Cuban Embargo

As Life Begins, I’m Looking Forward & Back

My son is only three months old. He’s so little that even that phrase, my son, sounds foreign. Yet already I have planned imaginary future conversations.

Like so many, my family sacrificed everything so that I would never have to. What will he make of that? Will it inspire him? Weigh him down?

I’ve thought about time-outs during the terrible twos, about both of us blinking back tears on the first day of kindergarten, about homework and curfews, heartbreak, victory and defeat.

But today I find myself thinking about a whole other conversation, one that is much more complex. How will I teach him who he is? How will I instill a sense of culture and family history?

No doubt, many parents wonder the same. But, as President Obama shakes hands with Raul Castro, I wonder what my son will think of it.

My father was a political prisoner. He spent nearly 21 years in various Cuban gulags. His father was killed by firing squad. My mother’s father also spent years in Cuban cells. 

My story is hardly unique.

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Cubans came to Miami and started building new homes, new lives, and — eventually — the home of their memories. Little Havana, Florida. Photo by Amanda Delgado

I was born and raised in Miami, a place unlike any other, a city in the United States but somehow worlds apart from it. I grew up between English and Spanish, a bridge between my families’ suffering, loss and tragedy and a new life in a new world. Like many others, I inherited my family’s pain. Their sense of loss, their forever exile, is something I grew up knowing and feeling as though it were my own.

My parents’ Cuba, their parents and grandparents’ Cuba, became a place alive only in woeful memories or impassioned political arguments. It became an archetype, a place that lived in our collective unconscious, a place we knew and felt and understood because of the hurt and loss embedded deep into the core of our existence.

I wonder how to explain that, how to explain their sense of loss. I wonder too, how to explain to him my sense of loss, a sense of exile and estrangement from a place I never knew.

 

How do I preserve their history, their stories when even I grapple to make sense of it all? Especially as those stories become a little cloudy.

 

My father is gone. So are my grandparents. My mother doesn’t discuss her life there much. Some of those memories buried deep in her unconscious, the trauma too much for her to bear.

There aren’t family photos or ancestral artifacts to tell the stories of what life was like before, during and after the revolution. All those things stayed behind as families fled.

Histories were lost.

And now I rack my brain, trying to remember the good and bad, the laughter and the tears, and I try to imagine how I will share them with my son. Will I remember them? Will I do them justice? And what will he make of it all. What will he think? Will they form part of his identity? Will he listen patiently? Dismissively? Will he be curious? Will he feel Cuban? American? Both? Neither? Will he also yearn for a place that exists only in hearts and minds of a generation that is fading away?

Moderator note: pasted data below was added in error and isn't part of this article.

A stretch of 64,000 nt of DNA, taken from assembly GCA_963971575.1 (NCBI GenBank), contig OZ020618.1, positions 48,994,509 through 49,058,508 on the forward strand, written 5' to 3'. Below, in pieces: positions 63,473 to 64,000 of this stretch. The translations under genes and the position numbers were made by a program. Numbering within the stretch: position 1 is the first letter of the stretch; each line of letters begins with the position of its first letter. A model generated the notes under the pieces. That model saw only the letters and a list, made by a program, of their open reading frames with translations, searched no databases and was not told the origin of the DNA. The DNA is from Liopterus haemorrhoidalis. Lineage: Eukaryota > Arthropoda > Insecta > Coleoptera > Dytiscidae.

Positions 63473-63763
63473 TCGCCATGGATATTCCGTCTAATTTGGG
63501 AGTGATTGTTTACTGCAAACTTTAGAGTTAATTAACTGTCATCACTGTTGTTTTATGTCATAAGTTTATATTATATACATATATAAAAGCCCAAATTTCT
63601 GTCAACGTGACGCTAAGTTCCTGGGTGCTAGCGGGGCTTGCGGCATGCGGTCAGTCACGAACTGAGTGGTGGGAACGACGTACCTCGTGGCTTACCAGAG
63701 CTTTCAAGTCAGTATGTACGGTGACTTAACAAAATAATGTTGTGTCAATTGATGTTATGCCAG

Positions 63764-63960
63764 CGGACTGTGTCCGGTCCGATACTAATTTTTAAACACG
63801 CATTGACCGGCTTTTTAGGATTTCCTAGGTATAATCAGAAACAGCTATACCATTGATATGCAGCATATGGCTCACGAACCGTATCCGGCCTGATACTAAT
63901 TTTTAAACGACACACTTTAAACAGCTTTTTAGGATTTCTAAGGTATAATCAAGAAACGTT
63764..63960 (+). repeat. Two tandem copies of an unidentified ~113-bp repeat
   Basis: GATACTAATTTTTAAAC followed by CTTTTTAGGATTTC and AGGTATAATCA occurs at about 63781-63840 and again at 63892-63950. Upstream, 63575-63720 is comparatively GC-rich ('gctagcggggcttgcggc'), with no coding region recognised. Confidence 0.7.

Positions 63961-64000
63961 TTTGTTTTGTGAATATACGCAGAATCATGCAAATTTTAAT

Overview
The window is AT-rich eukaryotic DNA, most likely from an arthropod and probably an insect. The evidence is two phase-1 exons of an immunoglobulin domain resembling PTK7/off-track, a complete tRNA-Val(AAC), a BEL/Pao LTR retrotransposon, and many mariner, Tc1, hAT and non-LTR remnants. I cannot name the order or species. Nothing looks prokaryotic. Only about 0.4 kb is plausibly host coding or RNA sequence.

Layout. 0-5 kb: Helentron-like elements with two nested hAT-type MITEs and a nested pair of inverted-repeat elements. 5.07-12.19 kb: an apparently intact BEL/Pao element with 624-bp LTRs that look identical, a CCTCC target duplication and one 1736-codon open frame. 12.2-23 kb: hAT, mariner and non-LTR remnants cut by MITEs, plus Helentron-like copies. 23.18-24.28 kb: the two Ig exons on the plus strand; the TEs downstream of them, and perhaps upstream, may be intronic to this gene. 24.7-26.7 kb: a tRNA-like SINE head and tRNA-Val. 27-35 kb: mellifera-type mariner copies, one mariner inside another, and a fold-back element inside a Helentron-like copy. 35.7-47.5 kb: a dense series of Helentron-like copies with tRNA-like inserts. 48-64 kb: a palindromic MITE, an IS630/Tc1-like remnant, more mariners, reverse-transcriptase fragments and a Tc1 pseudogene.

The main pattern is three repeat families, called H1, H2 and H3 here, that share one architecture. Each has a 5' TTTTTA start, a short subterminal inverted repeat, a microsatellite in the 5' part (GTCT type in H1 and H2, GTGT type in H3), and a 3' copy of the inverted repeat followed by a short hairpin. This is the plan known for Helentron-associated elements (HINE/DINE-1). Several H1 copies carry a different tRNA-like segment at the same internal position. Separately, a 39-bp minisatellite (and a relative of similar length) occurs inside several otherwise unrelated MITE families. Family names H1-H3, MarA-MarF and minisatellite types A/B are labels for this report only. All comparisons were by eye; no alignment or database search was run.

If I lived between worlds, between languages and cultures, somehow — like the city in which I live — both American and not, what does that make him?

I don’t know.

Cuba begins to change. Whether that change is good or bad — whether it leads to democracy on the island, whether Cubans’ lives improve — is unknown; but, change is certain. 

And my parents’ Cuba, even the embellished romanticized memories, is even further away, less tangible.

Family stories, like history itself, fade away and I can only imagine how my son will see it, how he will see me, and who he will become.

Related Stories:

“The Power of Words & Feelings: Semantics of Cuban Policy”

“In Miami, Change is the One Constant”

 

The Power of Words and Feelings: Semantics of Cuban Policy

There is comfort in the cold objectivity of numbers.  Numbers are honest, stoic.  The number 53 is a value.  It can be measured, counted, defined.  But, add words and everything changes, becomes tainted with feelings.

Add to that 53: years of hostility between the U.S. and Cuba, 53 years of an economic embargo, sanctions and severed diplomatic relations, and it awakens thoughts, opinions, anger, sadness. Words matter. Unlike numbers, words mean far more than their definition. They carry emotional baggage. cuban - american flags

So when President Obama announced that he would “begin to normalize relations between our two countries,” he evoked a rapid response: shock, happiness, rage, disappointment, hope. Immediately, analysts, politicos and journalists raced to take the public’s pulse.  And, it seems that by and large the public supports the President on this.